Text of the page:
Michigan appeals court denies Jesse L. Royster’s appeal on rape conviction


Jesse Louis Royster
Jesse Louis Royster (Gazette File Photo)


The Oxford man convicted of four counts of third-degree criminal sexual conduct for attacking a woman at Boyne Mountain in December of 2012 will not get a new trial.

In a Nov. 10 opinion released by the Michigan Court of Appeals, Justices Michael F. Gadola, Joel P. Hoekstra and Michael J. Kelly state that rapist Jesse Louis Royster will have to serve his sentence of between six and 15 years as was determined by the Charlevoix 33rd Circuit Court in April of 2014.

The incident

According to court documents:

After encountering complainant at a dance club, defendant’s friends invited her and her friend to defendant’s bachelor party at a condominium.

Complainant and her friend arrived at around 2:30 a.m.

Complainant maintained that, after she used the bathroom in the master bedroom, she emerged to find defendant by the bathroom door and the doors to the bedroom closed.

She testified that defendant then pushed her onto the bed and sexually assaulted her.

Royster testified that the encounter was consensual.

Admission of testimony

Royster first argued that the victim’s statements, admitted through the testimony of the sexual assault nurse examiner Stephanie Allers were inadmissible hearsay.

According to the appeals court, which quoted the Michigan Rules of Evidence guidelines, a hearsay exception is provided for, “[s]tatements made for purposes of medical treatment or medical diagnosis in connection with treatment and describing medical history, or past or present symptoms, pain, or sensations, or the inception or general character of the cause or external source thereof insofar as reasonably necessary to such diagnosis and treatment.”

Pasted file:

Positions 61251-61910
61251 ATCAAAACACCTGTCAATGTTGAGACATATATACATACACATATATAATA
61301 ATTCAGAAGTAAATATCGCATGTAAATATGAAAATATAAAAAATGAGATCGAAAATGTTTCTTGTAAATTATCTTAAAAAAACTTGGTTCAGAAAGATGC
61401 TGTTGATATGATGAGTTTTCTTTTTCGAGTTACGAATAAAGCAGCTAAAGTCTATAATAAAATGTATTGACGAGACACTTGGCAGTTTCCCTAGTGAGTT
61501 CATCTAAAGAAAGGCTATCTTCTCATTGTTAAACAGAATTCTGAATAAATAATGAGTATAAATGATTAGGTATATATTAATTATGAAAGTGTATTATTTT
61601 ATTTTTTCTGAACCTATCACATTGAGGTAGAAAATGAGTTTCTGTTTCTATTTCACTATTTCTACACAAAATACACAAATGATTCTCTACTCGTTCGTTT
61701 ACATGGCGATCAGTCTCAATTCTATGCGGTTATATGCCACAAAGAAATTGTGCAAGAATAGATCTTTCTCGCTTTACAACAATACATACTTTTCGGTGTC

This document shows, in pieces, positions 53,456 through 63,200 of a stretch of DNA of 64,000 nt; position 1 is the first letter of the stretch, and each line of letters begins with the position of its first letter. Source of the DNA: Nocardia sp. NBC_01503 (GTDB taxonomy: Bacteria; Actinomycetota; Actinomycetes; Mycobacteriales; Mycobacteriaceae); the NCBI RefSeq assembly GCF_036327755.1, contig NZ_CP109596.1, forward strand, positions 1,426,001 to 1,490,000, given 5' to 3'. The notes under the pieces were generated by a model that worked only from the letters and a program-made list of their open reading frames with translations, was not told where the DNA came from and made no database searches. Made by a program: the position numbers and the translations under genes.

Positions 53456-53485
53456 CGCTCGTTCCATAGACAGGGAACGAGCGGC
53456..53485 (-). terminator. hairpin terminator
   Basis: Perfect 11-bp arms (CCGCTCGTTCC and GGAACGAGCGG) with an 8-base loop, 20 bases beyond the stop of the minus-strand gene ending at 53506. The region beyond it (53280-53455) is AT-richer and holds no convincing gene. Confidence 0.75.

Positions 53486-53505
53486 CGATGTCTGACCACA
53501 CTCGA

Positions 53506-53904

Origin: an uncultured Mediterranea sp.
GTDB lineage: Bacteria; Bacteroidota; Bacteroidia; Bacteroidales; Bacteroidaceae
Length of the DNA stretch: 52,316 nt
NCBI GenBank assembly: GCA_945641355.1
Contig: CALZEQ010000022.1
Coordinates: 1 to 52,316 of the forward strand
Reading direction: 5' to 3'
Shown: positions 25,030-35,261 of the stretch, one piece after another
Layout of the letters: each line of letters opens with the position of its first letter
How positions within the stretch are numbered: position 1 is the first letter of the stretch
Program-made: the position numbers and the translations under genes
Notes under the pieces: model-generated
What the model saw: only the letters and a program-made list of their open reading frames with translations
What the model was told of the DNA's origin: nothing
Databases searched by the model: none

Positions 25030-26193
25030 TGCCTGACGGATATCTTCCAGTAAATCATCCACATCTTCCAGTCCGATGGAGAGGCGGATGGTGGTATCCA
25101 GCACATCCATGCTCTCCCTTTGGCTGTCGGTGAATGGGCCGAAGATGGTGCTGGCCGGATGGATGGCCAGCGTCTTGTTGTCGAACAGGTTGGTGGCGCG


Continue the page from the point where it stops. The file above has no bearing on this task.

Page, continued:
“(Royster) argues that Allers should not have been allowed to testify regarding the complainant’s description of the immediate circumstances surrounding the assault. Specifically, defendant argues that MRE 803(4) only allows hearsay statements that identify the perpetrator of a sexual assault, rather than a general description of the assault,” the justices wrote. “To the contrary, MRE 803(4) provides an exception for all statements describing the ’cause or external source’ of a medical condition insofar as the statements are reasonably necessary for diagnosis or treatment. Particularly in cases of sexual assault where injuries might be latent, ‘a victim’s complete history and a recitation of the totality of the circumstances of the assault are properly considered to be statements made for medical treatment.’”

According to the appeals court, the trial court did not abuse its discretion in allowing Allers to testify about complainant’s description of the assault.

“Moreover, the statements were cumulative of complainant’s trial testimony, and were therefore harmless,” the justices stated.

Abuse of discretion?

Royster also claimed that the trial court abused its discretion by allowing Allers to testify that the victim’s description of the assault was credible.

“Matters of credibility fall within the province of the jury, so it is generally improper for a witness to provide an opinion on the credibility of another witness,” justices wrote. “In this case, Allers did not testify that complainant provided credible testimony. Rather, she stated that, based on the physical examination and her experience examining sexual assault victims, her medical findings were consistent with complainant’s description of the assault. This testimony did not constitute improper vouching for the veracity of complainant, so the trial court did not abuse its discretion in allowing the testimony.”

DNA evidence irrelevant?

Royster then argued that the trial court erred when it admitted DNA evidence, citing it as irrelevant.